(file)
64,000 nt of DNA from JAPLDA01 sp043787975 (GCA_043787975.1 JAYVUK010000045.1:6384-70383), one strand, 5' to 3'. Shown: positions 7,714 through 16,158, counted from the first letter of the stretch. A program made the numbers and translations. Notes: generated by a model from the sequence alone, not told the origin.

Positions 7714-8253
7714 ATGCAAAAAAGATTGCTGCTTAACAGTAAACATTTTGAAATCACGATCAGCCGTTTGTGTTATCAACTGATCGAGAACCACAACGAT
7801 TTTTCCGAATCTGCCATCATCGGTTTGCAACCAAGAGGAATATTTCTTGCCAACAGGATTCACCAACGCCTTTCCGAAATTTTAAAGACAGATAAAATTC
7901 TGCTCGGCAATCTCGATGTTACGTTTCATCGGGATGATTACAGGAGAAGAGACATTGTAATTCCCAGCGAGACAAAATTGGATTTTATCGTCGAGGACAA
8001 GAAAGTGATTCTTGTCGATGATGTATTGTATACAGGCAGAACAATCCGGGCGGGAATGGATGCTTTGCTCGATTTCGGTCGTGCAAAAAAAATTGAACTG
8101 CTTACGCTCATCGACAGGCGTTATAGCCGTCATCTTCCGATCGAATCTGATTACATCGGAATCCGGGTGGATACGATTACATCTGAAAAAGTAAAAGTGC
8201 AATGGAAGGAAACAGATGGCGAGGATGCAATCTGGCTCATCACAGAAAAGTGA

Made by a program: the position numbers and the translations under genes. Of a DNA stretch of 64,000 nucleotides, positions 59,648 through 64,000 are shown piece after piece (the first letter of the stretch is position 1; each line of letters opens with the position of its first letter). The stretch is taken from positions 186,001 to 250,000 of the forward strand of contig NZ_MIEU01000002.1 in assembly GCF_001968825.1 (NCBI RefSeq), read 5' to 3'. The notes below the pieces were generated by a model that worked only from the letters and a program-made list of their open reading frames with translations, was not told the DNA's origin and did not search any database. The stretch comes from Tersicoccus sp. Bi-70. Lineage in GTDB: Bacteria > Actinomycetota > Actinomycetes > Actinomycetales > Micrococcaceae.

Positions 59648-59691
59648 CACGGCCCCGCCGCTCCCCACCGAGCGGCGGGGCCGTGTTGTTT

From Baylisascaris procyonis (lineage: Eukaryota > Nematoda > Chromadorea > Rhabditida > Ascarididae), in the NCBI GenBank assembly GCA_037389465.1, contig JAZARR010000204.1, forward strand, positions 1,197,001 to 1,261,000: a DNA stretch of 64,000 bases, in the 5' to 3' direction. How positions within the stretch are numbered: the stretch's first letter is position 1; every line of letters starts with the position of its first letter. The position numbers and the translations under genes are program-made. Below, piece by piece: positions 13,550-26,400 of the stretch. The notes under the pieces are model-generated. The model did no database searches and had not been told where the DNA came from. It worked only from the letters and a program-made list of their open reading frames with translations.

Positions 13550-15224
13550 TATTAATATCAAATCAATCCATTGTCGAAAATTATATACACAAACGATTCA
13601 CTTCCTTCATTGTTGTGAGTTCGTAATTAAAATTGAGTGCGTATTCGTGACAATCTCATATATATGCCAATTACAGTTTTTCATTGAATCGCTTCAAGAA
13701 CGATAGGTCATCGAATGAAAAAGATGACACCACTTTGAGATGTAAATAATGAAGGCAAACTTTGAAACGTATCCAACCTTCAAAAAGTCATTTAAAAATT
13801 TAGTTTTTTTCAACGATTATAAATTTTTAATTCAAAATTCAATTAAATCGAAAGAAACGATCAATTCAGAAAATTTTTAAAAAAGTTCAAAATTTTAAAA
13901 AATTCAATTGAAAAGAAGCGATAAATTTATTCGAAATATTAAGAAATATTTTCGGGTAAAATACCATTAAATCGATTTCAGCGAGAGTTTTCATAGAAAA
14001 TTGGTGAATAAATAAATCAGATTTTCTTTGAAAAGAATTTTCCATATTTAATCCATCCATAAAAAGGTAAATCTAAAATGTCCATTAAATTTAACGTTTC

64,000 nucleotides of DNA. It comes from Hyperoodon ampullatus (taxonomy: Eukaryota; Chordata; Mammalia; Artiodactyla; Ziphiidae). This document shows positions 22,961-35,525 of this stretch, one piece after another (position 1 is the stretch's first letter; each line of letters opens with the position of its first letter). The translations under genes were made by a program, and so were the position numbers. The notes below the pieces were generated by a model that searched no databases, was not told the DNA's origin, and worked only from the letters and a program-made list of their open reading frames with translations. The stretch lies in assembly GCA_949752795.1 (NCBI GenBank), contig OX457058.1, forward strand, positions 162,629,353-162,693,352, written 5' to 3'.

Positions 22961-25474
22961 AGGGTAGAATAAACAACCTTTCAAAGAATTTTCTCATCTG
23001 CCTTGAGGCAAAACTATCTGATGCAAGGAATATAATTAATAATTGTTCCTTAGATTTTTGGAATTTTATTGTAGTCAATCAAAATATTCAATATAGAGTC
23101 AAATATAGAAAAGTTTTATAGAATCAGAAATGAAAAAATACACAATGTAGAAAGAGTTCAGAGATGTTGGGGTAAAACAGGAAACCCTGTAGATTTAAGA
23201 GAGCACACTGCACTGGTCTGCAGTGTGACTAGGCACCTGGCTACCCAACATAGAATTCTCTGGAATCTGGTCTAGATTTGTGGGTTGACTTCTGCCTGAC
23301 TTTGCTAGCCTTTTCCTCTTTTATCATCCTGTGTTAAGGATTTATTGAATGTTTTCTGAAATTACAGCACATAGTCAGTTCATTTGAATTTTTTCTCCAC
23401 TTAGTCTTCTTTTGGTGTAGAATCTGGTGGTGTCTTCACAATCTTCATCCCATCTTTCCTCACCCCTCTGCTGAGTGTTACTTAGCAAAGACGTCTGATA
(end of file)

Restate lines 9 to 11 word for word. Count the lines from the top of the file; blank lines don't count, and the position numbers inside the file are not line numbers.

Made by a program: the position numbers and the translations under genes. Of a DNA stretch of 64,000 nucleotides, positions 59,648 through 64,000 are shown piece after piece (the first letter of the stretch is position 1; each line of letters opens with the position of its first letter). The stretch is taken from positions 186,001 to 250,000 of the forward strand of contig NZ_MIEU01000002.1 in assembly GCF_001968825.1 (NCBI RefSeq), read 5' to 3'. The notes below the pieces were generated by a model that worked only from the letters and a program-made list of their open reading frames with translations, was not told the DNA's origin and did not search any database. The stretch comes from Tersicoccus sp. Bi-70. Lineage in GTDB: Bacteria > Actinomycetota > Actinomycetes > Actinomycetales > Micrococcaceae.

Positions 59648-59691
59648 CACGGCCCCGCCGCTCCCCACCGAGCGGCGGGGCCGTGTTGTTT